A fresh look was taken at the business in January 2004, amid a media buzz following the launch of Air Deccan as India’s first low-cost carrier. Until then there were only two dominant domestic airlines, state-owned Indian Airlines and privately owned Jet Airways, followed by the smaller Air Sahara. Air Deccan’s success led to the launch of other no-frills carriers, such as SpiceJet and Go Air, and this year alone the government expects the number of domestic passengers to jump 40%, after 25% growth last year.
Mallya says extensive research determined that the no-frills concept was not for Kingfisher Airlines, which like virtually everything in the UB stable is positioned as a premium “lifestyle” brand. In an environment where there are no secondary airports in major cities, high fuel taxes, frequent delays, a shortage of skilled personnel and requirements for airlines to serve so-called “social” routes, a no-frills operator’s costs cannot be much lower than a full-service carrier’s, he adds.
Instead, UB opted for a single-class, full-service offering appropriately dubbed Kingfisher Class. Brand is everything with Mallya and even naming the airline after his popular beer was considered genius, as India has stringent alcohol advertising restrictions and Kingfisher Airlines effectively advertises the brew. Alcohol still cannot be served on board, but Mallya is lobbying to have the law changed.
Kingfisher launched with a handful of leased Airbus A320s and purchase orders in place for many more. By its first birthday on 9 May it had eight A320s, three A319s and two ATR 72 turboprops, with 10 more aircraft due this year. It already serves 16 cities with 70 daily flights and next year’s market share target is 15%. It is an extremely ambitious goal given the many new competitors, but the brash, risk-taking businessman is not bothered.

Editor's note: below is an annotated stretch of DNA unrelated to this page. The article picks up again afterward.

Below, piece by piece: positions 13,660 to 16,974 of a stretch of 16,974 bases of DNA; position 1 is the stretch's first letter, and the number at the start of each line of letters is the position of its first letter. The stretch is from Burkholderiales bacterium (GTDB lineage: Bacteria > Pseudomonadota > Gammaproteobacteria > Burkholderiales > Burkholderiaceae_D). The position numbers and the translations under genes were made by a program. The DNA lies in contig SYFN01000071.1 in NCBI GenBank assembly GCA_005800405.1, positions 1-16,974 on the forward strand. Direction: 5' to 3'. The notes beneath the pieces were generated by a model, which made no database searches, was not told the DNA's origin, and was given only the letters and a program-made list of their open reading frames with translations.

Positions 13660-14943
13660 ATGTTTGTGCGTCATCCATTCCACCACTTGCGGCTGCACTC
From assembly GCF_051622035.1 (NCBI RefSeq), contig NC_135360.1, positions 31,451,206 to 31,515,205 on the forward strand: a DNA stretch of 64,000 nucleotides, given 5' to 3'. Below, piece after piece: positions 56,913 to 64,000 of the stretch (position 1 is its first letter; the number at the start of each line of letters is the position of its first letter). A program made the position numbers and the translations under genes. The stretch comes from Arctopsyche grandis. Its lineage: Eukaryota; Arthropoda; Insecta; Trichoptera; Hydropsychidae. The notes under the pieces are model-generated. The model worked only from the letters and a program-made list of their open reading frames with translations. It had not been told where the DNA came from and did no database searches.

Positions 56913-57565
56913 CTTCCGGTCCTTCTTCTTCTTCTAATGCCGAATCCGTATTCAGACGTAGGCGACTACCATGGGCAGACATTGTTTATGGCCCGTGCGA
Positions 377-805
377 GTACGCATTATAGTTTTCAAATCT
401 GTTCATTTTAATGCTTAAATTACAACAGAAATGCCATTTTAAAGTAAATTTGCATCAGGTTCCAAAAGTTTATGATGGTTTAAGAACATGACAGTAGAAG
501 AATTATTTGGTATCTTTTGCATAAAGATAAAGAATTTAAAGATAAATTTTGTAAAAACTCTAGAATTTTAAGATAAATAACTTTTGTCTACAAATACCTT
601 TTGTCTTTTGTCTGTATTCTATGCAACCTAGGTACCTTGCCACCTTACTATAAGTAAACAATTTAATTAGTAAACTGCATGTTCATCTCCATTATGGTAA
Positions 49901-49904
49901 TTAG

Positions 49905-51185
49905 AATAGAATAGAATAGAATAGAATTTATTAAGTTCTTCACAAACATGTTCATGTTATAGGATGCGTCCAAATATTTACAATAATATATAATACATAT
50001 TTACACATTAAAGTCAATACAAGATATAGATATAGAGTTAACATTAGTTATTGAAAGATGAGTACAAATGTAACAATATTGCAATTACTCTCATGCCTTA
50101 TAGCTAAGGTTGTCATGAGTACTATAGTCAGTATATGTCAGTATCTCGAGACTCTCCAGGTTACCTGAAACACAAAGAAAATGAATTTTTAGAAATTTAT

“This low-cost model they are talking about in India and creating a huge amount of hype over is nothing more than a bubble waiting to burst,” says Mallya. “What is the difference between a low-cost and a full-service carrier in India? The $20 of the goodies and the good food that I give out. Our yields are significantly higher. These low-cost carriers are only creating big hype in order to achieve market capitalisation so that in the initial public offering their owners can make a quick buck. We don’t need to create a quick buck. Our reputation is more important to us.
“We are building a sustainable business model in which we cut costs where they can sensibly be cut, but we also offer a premium-class product to the growing wealthy Indian. That is the model. People who get enamoured with the opportunity of converting the railway passenger to the plane, that model is not going to work.”
As with US carrier JetBlue Airways – which Mallya once flew cross-country for research purposes, with his personal Boeing 727 following to collect him at the destination – Kingfisher Class features personal televisions at every seat. This was something new to the market and it has proved a big hit in an entertainment-loving country of 1.1 billion people, which produces more movies each year than Hollywood. Mallya says load factors are so high that he has been able to “shut off all the lower fare buckets, which means my revenue yield has gone up significantly”.
Taking on Jet Airways
His main target is the established full-service operator Jet Airways. Its domestic market share is estimated at 35-40% and this will grow if it completes a $500 million acquisition of Air Sahara, which was agreed early this year but which recently looked to be in danger of collapsing. Mallya himself toyed with buying Air Sahara, but very publicly walked away, saying the asking price was too high. Jet signed its takeover deal soon after and many industry observers saw it as a defensive move, as slots are in short supply at the main airports and had Mallya acquired Air Sahara, Kingfisher’s growth could have been accelerated.